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Sacred steel

A ship reinforced with 7 tons of New York attitude

Oct. 22, 2009 - 09:07PM   |   Last Updated: Oct. 22, 2009 - 09:07PM  |  
The Naval Air Station Joint Reserve Base New Orleans honor guard renders honor to San Antonio-class amphibious transport dock New York as the vessel passes on the Mississippi River after departing Northrop Grumman Ship Systems in Avondale, La., on Oct. 13. The $1 billion ship named to commemorate the Sept. 11, 2001, terrorist attacks includes 7.5 tons of steel from the World Trade Center in its bow, and is scheduled to be commissioned in early November in New York.
The Naval Air Station Joint Reserve Base New Orleans honor guard renders honor to San Antonio-class amphibious transport dock New York as the vessel passes on the Mississippi River after departing Northrop Grumman Ship Systems in Avondale, La., on Oct. 13. The $1 billion ship named to commemorate the Sept. 11, 2001, terrorist attacks includes 7.5 tons of steel from the World Trade Center in its bow, and is scheduled to be commissioned in early November in New York. (PETTY OFFICER 2ND CLASS JOHN P. CURTIS / NAVY)
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Exactly 2,979 days after the World Trade Center fell, and not far from Ground Zero, the Navy's newest warship was commissioned with more than 7 tons of steel recovered from the Twin Towers' wreckage.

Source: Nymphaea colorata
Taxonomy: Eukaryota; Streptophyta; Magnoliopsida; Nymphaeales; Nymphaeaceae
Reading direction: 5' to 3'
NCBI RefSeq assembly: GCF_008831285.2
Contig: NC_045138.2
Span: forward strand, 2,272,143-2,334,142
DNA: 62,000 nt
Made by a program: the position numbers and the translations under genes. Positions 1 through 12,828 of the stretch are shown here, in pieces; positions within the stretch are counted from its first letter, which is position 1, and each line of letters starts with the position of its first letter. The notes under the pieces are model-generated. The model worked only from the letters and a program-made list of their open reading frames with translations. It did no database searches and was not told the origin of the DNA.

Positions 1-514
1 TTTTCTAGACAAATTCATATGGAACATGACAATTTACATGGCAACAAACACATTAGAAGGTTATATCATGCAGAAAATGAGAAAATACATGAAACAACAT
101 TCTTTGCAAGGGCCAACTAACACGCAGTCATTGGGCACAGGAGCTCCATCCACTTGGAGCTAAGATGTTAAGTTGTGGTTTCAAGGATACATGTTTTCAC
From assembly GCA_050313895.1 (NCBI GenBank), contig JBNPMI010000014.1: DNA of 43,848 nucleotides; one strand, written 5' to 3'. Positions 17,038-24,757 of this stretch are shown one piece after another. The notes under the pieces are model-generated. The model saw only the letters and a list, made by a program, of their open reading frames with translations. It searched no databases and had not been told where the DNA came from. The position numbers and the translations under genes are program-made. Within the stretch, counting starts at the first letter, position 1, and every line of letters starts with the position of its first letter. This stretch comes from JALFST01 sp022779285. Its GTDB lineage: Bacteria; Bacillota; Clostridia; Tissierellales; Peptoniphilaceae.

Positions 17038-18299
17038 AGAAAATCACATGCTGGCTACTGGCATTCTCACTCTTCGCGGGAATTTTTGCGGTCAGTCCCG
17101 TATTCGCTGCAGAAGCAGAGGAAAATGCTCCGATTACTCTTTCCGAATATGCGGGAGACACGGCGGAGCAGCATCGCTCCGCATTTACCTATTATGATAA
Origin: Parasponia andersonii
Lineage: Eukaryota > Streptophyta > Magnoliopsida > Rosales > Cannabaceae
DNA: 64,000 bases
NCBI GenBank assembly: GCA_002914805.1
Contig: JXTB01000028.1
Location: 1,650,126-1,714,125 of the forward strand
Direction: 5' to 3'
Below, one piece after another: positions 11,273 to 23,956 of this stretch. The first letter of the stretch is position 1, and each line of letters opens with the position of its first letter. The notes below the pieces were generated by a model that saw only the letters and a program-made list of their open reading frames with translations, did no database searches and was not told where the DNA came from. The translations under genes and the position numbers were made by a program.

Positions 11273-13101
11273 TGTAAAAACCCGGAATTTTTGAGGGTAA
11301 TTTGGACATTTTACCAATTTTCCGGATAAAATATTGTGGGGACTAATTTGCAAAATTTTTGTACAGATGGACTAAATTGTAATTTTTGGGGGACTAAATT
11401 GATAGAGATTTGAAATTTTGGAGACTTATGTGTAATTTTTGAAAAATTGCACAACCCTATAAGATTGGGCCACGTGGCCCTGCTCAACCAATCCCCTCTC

Christened "The New York," it's part of the Navy's fleet of San Antonio-class amphibious transport docks, capable of unleashing some 700 Marines from both its helicopter-carrying flattop and hovercraft-launching well deck.

Retired Navy Capt. Kevin Wensing was there when foundry workers poured molten steel to form the ship's bow stem.

"It was almost a spiritual thing, with the workers quietly walking up to touch the steel and say a prayer before it was melted down and poured," he said. At the time, Wensing was an assistant to then-Navy Secretary Gordon England, who named the ship and also gave the New York its motto: "Strength forged through sacrifice. Never forget." But the words themselves came from President George W. Bush in his first Pentagon huddle with top leaders after the attacks, even while the building still smoldered.

"He looked around the room and pointed to each person and said, ‘Never forget, never forget what happened and never forget how it made you feel,'" Wensing said.

Leading the crew of some 360 sailors is New York native son Cmdr. Curt Jones.

"This is one ship that's got a lot of purpose and meaning behind its construction," Jones said. "Each one of us knows and feels those losses."

The warship is slated to enter New York Harbor on Nov. 2 with a complement of Marines from the Camp Lejeune, N.C.-based 26th Marine Expeditionary Unit aboard, said Lt. Cmdr. Suzanna Brugler. Escorted by a "parade of sail" including fireboats and a World War II PT boat, the flotilla will pause near Ground Zero to render a 21-gun salute before docking at Pier 88, opposite the USS Intrepid Museum.

Once the order to "man the ship and bring her to life" is given, the New York will be assigned to Norfolk's 2nd Fleet.

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